The cabin was built 40 years ago as a summer house. It is perched on pylons on the side of a hill to allow the wind to cool the house from underneath. Winter was not in the original plans. I insulated under the cabin, not an easy task for an older man on top of a 16 foot ladder. But I was turning my plans into reality. God had blessed me above and beyond my wildest expectation. It was a labor of love.

The flora and fauna became my weekend learning lab. With the help of good books, I learned to identify the berries, edible greens, and avoid the poison oak. Bay trees, yerba santa, white sage, milkweed, chokecherries, and elderberry trees provided spice, sweetness, and medicinal supplies. And if you wanted a puff, Indian tobacco. Wild apples served up a huge batch of applesauce each fall. The giant oaks provided enormous and abundant acorns as a source of protein and flour. There seemed to be a plant for every need. I learned how to dig 18 inches through rock-hard soil to extract the bulbous root of the Indian soap plant, a source of saponin for a sudsy shampoo. After 20 minutes of digging in the heat, my hair was ready for it. But I was pumped—I finally had a survival retreat!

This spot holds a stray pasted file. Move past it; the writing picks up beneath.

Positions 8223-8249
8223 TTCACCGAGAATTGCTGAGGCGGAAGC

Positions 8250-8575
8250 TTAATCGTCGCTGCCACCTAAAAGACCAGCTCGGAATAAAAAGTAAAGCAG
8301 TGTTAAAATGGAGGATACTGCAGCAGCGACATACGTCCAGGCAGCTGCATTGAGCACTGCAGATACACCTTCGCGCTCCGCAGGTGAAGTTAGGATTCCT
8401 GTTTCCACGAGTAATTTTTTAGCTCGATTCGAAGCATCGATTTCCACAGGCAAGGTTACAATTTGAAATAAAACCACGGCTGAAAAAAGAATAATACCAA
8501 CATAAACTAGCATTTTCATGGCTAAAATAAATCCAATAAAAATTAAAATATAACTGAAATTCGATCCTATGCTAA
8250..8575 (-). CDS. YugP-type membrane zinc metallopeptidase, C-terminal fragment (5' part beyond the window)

Mule deer peacefully roamed the property in groups of three to six, and nice bucks were common. Shot the first at less than 50 yards from the comfort of my front porch while having a cup of coffee. Only needed my defense rifle, a Saiga in .308 Winchester that was conveniently close-by. Butchered the deer and learned how to turn it into jerky. I put pemmican on the “to learn” list.